Daily quiz help

I’m preparing my syllabus for my upcoming Physical Optics course and I’d love some feedback on a policy I’m polishing regarding daily quizzes. Here’s a post from last summer laying out what I did in a recent class (general physics 2). For this upcoming class I don’t have 3 days per week, allowing for Mondays to be a reassessment day, so I was thinking of just doing a longer quiz on Tuesdays.

Here’s what I was thinking

  • every day assign 6 problems
  • randomly select one for the quiz on the next day
  • on Tuesdays additionally select a problem from two weeks prior

In addition I’m thinking that the assigned problems could be the context for both oral exams and office visits. In other words, it’s the only problems they’ll work on. Note, of course, that on all quizzes and exams the problems will be “turned inside out” so that they really represent a type of problem, instead of a specific problem.

Ok, first I realize that I have to be super careful selecting the six problems each day. There really can’t be any fillers in there or super hard ones with fancy tricks that’ll only work in weird situations. I’m up for that challenge.

Here’s one question I have: In the past class I assigned all new problems for the review day so they really had 6 problems for every standard (4 on the day we “covered” the material and 2 for the review homework). Should I assign 6 every night for this Tuesday-Thursday class? Or should I go with 4 since it doesn’t seem too hard to tackle them from Tuesday to Thursday (admittedly Thursday to Tuesday is easier)?

Second question: If a problem is randomly selected, can it be selected again? If so, maybe I should never provide solution sets. I guess I’m leaning toward that already so that they’ll know to just really have a good handle on all the problems (since they could show up anywhere: quiz, oral exam, office visit, etc).

I guess I’m right now circling around 6 problems per class and repeats are fine with no solution sets. What are the downsides I’m not seeing?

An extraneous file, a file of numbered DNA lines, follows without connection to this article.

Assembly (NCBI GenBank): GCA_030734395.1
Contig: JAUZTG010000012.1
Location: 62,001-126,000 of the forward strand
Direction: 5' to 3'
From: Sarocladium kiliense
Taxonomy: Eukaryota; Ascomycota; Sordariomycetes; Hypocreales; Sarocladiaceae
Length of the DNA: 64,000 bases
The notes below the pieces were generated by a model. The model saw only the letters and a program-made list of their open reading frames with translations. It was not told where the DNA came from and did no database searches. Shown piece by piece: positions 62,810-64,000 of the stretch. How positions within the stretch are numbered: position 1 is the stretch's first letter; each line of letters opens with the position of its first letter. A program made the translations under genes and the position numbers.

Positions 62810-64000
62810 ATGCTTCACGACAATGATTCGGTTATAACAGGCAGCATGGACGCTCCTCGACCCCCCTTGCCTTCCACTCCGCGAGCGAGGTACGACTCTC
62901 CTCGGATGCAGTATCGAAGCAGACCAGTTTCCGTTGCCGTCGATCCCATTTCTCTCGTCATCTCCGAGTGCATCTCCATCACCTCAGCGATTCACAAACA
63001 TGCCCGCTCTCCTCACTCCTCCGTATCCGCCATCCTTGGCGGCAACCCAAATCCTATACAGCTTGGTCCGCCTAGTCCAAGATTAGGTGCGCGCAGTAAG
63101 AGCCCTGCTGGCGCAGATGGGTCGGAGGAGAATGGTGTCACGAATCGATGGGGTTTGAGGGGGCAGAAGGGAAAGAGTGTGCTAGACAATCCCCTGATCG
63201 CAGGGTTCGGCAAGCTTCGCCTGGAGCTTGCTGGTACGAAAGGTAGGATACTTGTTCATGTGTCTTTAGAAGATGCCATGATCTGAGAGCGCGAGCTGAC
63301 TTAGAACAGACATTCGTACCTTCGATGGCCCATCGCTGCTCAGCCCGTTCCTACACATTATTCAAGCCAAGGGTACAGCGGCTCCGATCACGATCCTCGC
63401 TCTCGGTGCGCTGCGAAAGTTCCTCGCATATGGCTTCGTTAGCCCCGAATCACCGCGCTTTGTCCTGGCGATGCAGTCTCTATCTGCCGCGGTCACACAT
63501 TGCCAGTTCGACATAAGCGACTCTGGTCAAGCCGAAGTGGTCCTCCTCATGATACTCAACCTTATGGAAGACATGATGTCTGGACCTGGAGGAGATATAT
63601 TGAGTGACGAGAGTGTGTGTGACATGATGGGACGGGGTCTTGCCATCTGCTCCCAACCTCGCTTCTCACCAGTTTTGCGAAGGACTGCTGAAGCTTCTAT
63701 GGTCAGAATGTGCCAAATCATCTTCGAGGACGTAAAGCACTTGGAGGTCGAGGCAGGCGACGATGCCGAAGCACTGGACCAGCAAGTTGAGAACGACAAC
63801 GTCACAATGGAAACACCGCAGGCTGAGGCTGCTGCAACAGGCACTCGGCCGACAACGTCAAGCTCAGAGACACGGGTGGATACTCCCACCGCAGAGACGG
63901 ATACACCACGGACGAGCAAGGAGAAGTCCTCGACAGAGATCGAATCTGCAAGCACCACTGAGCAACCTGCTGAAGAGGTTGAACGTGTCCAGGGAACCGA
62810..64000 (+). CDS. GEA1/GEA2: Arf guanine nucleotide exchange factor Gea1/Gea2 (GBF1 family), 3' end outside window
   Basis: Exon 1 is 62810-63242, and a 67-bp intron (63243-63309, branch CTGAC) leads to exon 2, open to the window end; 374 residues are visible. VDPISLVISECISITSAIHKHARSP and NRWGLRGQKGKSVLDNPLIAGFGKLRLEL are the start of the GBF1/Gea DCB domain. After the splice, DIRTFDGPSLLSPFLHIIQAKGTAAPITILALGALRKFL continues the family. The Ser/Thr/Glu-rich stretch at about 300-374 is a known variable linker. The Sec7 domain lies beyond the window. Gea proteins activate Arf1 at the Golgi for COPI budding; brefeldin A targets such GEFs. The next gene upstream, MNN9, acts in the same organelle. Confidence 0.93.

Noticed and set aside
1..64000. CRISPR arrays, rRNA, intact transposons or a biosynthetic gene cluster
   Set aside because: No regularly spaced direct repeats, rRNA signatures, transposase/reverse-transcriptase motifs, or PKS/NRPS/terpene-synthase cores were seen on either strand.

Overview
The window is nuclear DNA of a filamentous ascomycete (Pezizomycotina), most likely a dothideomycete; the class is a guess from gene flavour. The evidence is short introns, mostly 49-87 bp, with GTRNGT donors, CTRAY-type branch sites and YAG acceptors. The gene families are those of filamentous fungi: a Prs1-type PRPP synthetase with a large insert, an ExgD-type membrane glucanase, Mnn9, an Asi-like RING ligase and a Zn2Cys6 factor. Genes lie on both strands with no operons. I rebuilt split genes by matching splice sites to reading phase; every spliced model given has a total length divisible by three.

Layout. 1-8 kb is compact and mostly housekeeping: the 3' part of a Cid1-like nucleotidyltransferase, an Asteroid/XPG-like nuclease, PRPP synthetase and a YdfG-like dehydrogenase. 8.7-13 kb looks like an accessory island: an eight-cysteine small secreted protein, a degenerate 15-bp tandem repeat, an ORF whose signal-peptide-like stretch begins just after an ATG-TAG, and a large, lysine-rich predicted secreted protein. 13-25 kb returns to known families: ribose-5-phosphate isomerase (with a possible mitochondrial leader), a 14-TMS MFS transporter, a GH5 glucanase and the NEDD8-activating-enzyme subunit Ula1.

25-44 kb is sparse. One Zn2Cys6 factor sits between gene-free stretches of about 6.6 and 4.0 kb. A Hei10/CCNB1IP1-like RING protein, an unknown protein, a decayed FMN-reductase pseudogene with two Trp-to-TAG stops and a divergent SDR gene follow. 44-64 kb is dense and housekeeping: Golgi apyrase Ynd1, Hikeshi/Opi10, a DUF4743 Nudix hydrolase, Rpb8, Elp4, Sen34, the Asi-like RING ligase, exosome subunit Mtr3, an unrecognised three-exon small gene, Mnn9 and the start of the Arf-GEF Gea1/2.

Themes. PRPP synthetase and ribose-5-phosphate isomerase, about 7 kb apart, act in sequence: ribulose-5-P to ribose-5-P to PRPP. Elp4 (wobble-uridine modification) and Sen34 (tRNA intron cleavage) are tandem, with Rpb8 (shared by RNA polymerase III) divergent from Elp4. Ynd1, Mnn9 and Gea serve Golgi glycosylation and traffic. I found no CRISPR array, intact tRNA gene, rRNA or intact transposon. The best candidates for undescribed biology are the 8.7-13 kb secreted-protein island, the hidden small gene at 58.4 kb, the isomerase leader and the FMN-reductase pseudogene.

Some starter comments for you:

  • I’m going to be in this class and I’m really excited about this. Here’s why . . .
  • I’m going to be in this class, where can I get a drop card?
  • I think x problems per class is the perfect number, here’s why
  • Why do you put “covered” in quotes?
  • If you’re just giving them the problems they have to do, they’re not going to learn since there’s never a surprising question on an exam. You need to assess their understanding, not their ability to refine a fixed set of problems.
  • Can you give some examples of “turning a problem inside out?”

About Andy Rundquist

Professor of physics at Hamline University in St. Paul, MN
This entry was posted in syllabus creation, Uncategorized. Bookmark the permalink.

4 Responses to Daily quiz help

  1. bretbenesh says:

    Would it be possible to assign the 6 problems due on Thursday on the prior Thursday so that students have a week to think about it? This may require that you delay a quiz. Or perhaps you could give a quiz on both Tuesday’s and Thursday’s material on the following Tuesday so that they have the weekend to study. Then there would be no quiz on Thursday, since they didn’t get much time to digest Tuesday’s material.

    • Andy "SuperFly" Rundquist says:

      I like keeping the content and the assessments rolling. Certainly I don’t see a lot of let down in my MWF courses. I actually have seen more of a let down from Thurs-Tues since they go so long without class.

      On Mon, Jan 11, 2016 at 9:29 PM, SuperFly Physics wrote:


  2. achmorrison says:

    Isn’t the downside that 6 problems to digest between Tuesday and Thursday is not as much time as the students have between Thursday and Tuesday? It’s not so much the work required that I would be concerned about as much as the amount of extra material covered per class that student will be needing to process as they are working through the problems.

  3. Pingback: Portfolio SBG | SuperFly Physics

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